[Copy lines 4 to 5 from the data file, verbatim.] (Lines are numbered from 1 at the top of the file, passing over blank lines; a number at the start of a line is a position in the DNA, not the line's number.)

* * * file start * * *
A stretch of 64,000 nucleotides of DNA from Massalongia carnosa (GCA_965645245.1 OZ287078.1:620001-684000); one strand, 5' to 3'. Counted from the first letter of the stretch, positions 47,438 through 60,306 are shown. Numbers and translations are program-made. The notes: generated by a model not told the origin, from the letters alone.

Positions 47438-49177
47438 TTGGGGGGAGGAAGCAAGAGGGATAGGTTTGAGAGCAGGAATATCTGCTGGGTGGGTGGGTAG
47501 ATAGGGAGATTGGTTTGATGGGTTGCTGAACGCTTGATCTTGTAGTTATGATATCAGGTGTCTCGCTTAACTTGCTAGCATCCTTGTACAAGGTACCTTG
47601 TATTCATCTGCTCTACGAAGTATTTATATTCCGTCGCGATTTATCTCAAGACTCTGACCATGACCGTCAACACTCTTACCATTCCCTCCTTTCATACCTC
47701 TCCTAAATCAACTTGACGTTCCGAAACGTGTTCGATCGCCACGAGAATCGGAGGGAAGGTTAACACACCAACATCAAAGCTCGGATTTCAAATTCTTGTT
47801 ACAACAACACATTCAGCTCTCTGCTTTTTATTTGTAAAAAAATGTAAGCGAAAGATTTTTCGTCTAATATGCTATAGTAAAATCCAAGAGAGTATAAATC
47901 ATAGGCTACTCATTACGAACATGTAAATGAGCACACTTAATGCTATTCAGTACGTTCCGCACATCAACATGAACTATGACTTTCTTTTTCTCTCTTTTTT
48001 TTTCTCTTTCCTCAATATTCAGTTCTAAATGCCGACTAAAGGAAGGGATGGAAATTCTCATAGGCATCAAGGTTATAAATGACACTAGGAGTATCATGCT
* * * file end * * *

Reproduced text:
47501 ATAGGGAGATTGGTTTGATGGGTTGCTGAACGCTTGATCTTGTAGTTATGATATCAGGTGTCTCGCTTAACTTGCTAGCATCCTTGTACAAGGTACCTTG
47601 TATTCATCTGCTCTACGAAGTATTTATATTCCGTCGCGATTTATCTCAAGACTCTGACCATGACCGTCAACACTCTTACCATTCCCTCCTTTCATACCTC